fiction


Like pens and knitting needles. I’m running because it would seem I’ve overextended myself, but it’s okay, because I’ve got an excellent support system.

After fiddling with my thesis, I have come to the conclusion that, for now, writing scenes in no particular order. That’s not usually how I “roll” (as the kids would say)–but it’s how I’m getting through this semester. Some things I’ve been reading, that you may like, too:

Ellen Gilchrist’s I, Rhoda Manning, Go Hunting With My Daddy is a moving collection of mostly connected short stories. Rhoda Manning narrates most of the stories–all the stories, whether having to do with Rhoda or not–are redeeming, hopeful and charming. I suggest reading it after the more depressing Strout to uplift the spirits that are sure to sink a bit upon the reading of Elizabeth Strout’s Olive Kitteridge. Strout’s award-winning novel is well written, but I found it hard to follow at times. yeah, I get that Olive Kitteridge’s story is told from a bunch of people’s perspectives. Some of the stories are really great, too. My advice? If you’re a short story lover, like me, read it: think of it as a collection of stand-alones that happen to have some repeating roles in the stories. My favorite short was “Starving.” Just so you know.

Dorothy Allison’s Bastard Out of Carolina is a classic, some might say; and some may find it repulsive or too brash or, I don’t know, stereotypical. I found it to be none of these things. Well, Repulsive, in the sense that Bone leads a life full of tragedy–but Allison speaks the unspeakable with a clear, jaded voice of a young girl. She is not afraid to bring forth a flawed character and explore–and even celebrate–the flaw of humanity. Celebrate may not be the right word. But she shows that the will to live is a powerful thing, and that we can overcome so much: not because of faith, or even family–but we can overcome because it is the basest tenant of our hardwiring as humans.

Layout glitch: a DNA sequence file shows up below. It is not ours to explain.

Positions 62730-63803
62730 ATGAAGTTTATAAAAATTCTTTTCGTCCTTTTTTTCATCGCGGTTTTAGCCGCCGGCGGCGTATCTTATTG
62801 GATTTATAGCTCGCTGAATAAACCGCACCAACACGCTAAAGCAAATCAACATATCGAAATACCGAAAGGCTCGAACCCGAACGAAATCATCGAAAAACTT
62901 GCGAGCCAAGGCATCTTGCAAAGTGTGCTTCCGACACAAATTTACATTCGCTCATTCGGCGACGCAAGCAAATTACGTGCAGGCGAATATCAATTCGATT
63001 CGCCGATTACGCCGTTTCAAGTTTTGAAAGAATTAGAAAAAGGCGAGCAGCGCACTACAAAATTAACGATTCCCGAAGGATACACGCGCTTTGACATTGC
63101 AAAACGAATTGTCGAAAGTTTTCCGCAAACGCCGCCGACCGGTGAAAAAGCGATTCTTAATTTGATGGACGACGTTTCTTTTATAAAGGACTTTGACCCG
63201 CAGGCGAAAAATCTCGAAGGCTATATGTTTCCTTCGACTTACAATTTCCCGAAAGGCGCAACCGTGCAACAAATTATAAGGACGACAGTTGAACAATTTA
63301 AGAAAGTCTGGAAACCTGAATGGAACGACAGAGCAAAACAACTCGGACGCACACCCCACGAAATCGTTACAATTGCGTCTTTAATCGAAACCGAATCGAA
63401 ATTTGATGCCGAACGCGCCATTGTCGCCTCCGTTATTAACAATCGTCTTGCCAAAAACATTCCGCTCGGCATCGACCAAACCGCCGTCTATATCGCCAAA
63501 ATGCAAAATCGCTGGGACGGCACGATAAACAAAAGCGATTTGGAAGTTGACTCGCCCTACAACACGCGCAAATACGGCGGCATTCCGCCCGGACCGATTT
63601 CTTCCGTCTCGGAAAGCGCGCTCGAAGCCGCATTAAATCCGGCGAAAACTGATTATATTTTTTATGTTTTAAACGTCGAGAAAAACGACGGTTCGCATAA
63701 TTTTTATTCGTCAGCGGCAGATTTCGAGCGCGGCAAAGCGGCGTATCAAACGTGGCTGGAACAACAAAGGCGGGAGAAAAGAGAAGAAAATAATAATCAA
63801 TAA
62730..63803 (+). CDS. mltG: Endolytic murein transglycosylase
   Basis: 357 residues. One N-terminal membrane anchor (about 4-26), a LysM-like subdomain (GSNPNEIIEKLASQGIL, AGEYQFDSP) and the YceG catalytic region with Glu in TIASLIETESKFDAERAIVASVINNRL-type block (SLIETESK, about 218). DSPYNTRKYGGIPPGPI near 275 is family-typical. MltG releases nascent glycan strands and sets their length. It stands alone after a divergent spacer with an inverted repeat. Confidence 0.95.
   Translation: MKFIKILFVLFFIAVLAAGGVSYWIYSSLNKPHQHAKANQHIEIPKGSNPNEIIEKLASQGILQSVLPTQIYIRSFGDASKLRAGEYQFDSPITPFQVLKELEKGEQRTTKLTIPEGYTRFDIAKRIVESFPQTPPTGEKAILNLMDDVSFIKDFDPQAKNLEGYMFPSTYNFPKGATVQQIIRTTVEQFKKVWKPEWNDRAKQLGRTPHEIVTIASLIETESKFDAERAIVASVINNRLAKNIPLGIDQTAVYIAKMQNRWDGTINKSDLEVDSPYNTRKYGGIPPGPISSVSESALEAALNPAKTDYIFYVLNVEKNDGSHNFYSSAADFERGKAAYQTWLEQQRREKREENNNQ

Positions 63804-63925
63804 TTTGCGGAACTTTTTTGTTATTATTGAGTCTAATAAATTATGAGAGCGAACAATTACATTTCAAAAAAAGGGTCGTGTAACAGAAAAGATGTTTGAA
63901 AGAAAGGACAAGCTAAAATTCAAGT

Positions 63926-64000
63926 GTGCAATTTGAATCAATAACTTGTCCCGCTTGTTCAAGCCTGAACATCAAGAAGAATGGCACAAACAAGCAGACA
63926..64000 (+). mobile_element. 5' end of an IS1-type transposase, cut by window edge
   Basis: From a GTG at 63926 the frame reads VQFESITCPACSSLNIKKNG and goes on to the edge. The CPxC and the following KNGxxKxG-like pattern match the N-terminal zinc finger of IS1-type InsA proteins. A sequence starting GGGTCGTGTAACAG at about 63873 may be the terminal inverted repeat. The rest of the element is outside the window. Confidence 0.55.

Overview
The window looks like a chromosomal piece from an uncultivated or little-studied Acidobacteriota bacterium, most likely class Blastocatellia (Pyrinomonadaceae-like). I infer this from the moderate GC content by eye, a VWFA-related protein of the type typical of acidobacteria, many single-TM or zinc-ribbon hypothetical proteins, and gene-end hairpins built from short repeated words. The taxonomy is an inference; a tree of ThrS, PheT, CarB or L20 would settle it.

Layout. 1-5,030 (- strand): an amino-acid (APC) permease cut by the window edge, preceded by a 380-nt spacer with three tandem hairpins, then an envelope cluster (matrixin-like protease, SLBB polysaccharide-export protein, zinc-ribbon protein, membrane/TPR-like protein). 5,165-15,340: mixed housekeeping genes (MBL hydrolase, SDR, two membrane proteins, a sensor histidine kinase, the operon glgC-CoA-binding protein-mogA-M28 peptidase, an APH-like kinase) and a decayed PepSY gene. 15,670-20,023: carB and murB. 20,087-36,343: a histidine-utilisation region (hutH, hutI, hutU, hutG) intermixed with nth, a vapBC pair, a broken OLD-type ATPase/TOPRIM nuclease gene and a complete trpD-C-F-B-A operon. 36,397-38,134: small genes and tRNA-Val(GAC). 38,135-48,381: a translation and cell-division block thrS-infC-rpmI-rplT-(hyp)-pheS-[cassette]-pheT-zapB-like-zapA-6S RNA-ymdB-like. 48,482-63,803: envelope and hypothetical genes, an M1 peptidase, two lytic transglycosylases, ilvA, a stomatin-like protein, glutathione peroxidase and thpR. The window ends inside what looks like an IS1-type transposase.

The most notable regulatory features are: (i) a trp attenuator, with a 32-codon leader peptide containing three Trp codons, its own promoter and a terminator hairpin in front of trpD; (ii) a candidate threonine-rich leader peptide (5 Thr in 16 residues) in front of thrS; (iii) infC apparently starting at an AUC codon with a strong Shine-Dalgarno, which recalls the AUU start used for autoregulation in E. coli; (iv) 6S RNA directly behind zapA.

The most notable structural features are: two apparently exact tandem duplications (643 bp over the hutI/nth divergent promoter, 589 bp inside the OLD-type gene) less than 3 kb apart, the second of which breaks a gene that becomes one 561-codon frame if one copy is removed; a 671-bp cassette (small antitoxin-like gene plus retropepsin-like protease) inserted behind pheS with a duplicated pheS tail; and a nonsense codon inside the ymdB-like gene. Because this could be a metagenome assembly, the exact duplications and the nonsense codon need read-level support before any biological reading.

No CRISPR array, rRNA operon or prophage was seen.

I’ve been surfing the web between sentences here, so I’m sure my narrative is a bit disjointed. Apologies.

And about running with sharp objects: the sharpest object of all would be a word. Any word. Put them together, it’s a damned mighty sword… I’ve been running with a lot of words lately, and I’m learning that, when not handled well, they’re pretty weak (much like a butter knife). But when a word is sharp, and clear and solid: it’s like a well-polished sword. Now I just have to quit running with them before I impale myself.


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Er. Literature-Lane. Not “lit” as in the slang “lit.” Umph. I’m reading as much as possible now that I’m grad-school-bound. I mean, it occurs to me that I’m really not that well-read. I was talking to a good friend on the phone the other night; a friend who, though not graduate-bound is intelligent and well-read. Most of our book-related conversations are peppered with his mentionings of must-reads and classics, famous (to the literate) names and so on–and my responses are always “who’s that?” or “what?” (only sometimes because of cell-phone malfunction). Perhaps I can turn a passable phrase, but I cannot attest to having absorbed the works that (should) impact my writing. I’ve read blurbs and blips, but said friend suggested that I read before the June residency–a good suggestion. I would really hate to be one of the youngest students in the program and exemplify my naivete in not knowing much at all about writing-stuffs.

You see, when I first applied to Goddard, the director of admissions recommended I be prepared, at least, for a rejection, given my young age and the inherent lack of experience that accompanies our twenties. Early twenties, at that. I fearlessly applied anyway, and the director of admissions called to personally welcome me. I relayed this to said friend and after a lengthy discussion of his name-dropping and my refrains “who’s that?” and “what book is that?” and he so kindly said, “you might want to read–people who go to grad school will know these things.”